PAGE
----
People with fibromyalgia are less responsive to gentle touches usually considered pleasant, which is driven by differences in how their brains process and understand touch, a recent study suggests.
The study, “Anhedonia to Gentle Touch in Fibromyalgia: Normal Sensory Processing but Abnormal Evaluation,” was published in the journal Brain Sciences.
Soft touching or brushing can normally induce feelings of pleasure by activating C-tactile (CT) fibers, a type of touch-sensitive nerve in the skin. Pleasant activation of CT fibers leads to activity in a part of the brain called the posterior insula.
These fibers have also been implicated in processing sensations of pain. As such, they could have a role in fibromyalgia.
In the study, researchers in Sweden assessed how CT fibers responded to soft brushing in 31 people with fibromyalgia (mean age 39) and 29 healthy controls matched for age. All participants were women. On clinical evaluation, the fibromyalgia group reported significantly greater pain catastrophizing — the inability to stop thinking about pain and its amplification — insomnia, body mass index, blood pressure, and anxiety/depression, as well as poorer overall health compared to the controls. Also, only patients reported experiencing pain.
Participants underwent MRI scans, and a researcher would apply one of two types of brushing to their left forearms: a slow brush, which is known to effectively stimulate CT fibers, and a faster brush that is typically not as effective at inducing pleasure. Patients and controls were asked to rate the pleasure they derived from touch, as well as their current level of overall pain.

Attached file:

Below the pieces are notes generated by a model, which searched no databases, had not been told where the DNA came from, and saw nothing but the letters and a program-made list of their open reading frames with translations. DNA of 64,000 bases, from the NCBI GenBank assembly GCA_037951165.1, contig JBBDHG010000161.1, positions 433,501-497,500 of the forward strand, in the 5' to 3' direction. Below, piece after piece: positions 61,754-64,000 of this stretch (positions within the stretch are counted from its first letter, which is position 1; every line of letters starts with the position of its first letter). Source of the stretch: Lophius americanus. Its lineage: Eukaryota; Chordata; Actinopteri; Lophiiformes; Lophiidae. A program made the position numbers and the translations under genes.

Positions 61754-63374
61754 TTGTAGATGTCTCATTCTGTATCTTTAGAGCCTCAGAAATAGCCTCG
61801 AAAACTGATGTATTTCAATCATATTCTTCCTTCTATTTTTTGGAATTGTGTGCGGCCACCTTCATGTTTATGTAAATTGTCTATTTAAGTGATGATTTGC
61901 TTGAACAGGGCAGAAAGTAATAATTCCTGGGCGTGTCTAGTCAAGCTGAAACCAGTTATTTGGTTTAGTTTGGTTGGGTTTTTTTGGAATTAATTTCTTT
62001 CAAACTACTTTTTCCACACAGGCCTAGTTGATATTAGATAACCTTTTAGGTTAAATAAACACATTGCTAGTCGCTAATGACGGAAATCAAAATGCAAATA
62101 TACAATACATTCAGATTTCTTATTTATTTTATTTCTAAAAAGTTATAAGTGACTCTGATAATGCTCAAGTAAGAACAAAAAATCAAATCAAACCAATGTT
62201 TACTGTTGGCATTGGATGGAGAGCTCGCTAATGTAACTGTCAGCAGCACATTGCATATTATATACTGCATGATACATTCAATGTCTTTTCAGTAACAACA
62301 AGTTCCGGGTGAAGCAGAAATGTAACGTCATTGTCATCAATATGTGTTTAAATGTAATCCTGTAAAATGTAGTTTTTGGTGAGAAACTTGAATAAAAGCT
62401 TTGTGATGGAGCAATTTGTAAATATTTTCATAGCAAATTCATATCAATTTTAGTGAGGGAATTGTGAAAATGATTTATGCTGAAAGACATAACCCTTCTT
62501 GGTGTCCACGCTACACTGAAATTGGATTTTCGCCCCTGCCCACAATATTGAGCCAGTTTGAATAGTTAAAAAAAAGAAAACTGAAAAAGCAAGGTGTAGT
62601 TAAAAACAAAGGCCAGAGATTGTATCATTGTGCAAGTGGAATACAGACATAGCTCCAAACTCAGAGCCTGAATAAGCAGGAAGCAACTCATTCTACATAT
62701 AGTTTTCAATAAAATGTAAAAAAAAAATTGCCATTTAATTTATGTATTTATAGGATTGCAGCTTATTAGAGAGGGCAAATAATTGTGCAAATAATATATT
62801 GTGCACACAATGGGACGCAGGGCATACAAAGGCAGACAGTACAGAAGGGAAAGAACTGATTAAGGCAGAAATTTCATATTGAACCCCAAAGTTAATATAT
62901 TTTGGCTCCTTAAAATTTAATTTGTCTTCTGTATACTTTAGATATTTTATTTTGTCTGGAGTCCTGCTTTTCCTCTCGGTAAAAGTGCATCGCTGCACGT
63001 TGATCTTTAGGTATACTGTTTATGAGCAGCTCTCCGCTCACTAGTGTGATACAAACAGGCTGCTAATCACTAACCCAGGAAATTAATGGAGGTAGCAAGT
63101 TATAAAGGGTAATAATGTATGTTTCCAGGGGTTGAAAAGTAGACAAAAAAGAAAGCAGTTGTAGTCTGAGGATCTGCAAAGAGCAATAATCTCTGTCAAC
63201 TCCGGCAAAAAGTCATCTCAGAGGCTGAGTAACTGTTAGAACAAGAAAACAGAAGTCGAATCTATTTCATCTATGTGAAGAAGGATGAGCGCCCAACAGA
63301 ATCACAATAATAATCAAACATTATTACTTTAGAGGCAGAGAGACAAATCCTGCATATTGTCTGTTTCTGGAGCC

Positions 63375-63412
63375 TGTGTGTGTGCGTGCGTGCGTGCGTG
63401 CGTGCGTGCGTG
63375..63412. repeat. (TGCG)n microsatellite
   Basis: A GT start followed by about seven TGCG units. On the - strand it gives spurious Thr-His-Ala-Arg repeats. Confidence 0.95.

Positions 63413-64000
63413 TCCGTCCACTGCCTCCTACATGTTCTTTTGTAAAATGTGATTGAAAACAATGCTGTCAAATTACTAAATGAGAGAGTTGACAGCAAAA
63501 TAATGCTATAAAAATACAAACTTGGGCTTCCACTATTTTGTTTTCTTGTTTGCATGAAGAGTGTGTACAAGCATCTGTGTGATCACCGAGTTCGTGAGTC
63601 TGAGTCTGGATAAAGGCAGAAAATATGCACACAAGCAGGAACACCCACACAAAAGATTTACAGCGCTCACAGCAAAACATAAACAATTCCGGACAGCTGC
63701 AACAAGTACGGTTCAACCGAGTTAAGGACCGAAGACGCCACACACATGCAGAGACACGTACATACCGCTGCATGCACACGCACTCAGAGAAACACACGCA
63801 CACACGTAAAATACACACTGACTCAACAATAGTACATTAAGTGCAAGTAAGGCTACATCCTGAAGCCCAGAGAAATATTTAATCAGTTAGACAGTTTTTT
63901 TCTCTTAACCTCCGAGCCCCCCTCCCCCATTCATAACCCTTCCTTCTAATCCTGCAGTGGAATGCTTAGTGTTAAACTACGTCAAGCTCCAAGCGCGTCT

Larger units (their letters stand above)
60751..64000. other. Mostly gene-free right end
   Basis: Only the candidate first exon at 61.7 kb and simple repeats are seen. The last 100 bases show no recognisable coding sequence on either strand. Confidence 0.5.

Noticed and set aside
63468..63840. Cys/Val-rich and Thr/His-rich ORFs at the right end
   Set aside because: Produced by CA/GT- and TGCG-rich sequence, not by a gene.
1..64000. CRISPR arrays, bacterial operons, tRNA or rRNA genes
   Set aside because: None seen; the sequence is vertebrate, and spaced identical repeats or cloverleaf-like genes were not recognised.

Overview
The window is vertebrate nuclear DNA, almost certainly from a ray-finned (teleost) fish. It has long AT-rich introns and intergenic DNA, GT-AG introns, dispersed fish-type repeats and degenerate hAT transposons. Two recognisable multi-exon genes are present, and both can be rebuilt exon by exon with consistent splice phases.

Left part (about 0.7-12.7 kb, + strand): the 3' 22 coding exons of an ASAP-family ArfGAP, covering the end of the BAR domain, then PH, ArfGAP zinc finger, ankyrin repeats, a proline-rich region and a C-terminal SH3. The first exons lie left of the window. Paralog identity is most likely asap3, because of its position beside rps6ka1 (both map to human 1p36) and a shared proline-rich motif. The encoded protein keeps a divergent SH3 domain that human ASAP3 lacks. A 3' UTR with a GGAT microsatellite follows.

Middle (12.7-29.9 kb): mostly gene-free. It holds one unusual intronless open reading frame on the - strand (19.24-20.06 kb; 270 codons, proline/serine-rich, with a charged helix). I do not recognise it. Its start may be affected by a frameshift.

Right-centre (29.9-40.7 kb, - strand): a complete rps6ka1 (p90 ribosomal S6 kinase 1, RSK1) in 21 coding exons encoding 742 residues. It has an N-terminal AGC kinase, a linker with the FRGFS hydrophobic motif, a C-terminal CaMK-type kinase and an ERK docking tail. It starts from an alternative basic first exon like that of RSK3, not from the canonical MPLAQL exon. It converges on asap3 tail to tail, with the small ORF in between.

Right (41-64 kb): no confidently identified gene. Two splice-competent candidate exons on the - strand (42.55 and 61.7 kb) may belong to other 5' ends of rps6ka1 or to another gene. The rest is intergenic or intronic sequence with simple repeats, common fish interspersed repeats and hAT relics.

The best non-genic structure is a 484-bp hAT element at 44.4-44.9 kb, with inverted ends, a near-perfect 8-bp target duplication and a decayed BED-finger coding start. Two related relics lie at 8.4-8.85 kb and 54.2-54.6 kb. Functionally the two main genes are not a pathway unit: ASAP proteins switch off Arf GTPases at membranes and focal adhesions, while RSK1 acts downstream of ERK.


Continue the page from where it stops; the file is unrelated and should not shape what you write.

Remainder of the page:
Unlike in prior studies, results showed that the controls rated both fast and slow brushing as similarly pleasant. The researchers said that this could be due to a ceiling effect resulting from the long and uncomfortable environment of the MRI scanner, making any positive stimulus especially pleasant.
In contrast, the fibromyalgia group rated slow brushing as pleasant, but fast brushing as unpleasant. Compared to controls, people with fibromyalgia rated lower pleasure with slow brushing.
Although pain scores were overall higher in patients, both groups reported less pain after slow brushing than after fast brushing.
Activity in the posterior insula was similar in patients and controls, and stronger with slow brushing than with fast brushing. However, results showed differences in the association between posterior insula activation and self-reported sensation: in controls, higher pleasure was associated with more posterior insula activation, while higher pain ratings were associated with less activation. The FM group had the opposite pattern: more activation associated with pain, and less with pleasure.
“Our results suggest that FM [fibromyalgia] patients do not exhibit hypersensitivity to pleasant touch at an early processing stage, as we found no difference in neural activation in the posterior insula,” the researchers wrote. “However, we found altered activation patterns during the evaluation of positive stimuli and reporting of current pain levels.”
In other words, in people with fibromyalgia, the initial neurological response to touch is the same as in healthy individuals, but later processing in the brain leads to significant differences.
“Taken together, our results suggest intact early-stage sensory processing of positive tactile stimuli but dysfunctional evaluative processing,” the researchers wrote. “These findings contribute to our understanding of the mechanisms underlying anhedonia [an inability to feel pleasure] in FM.”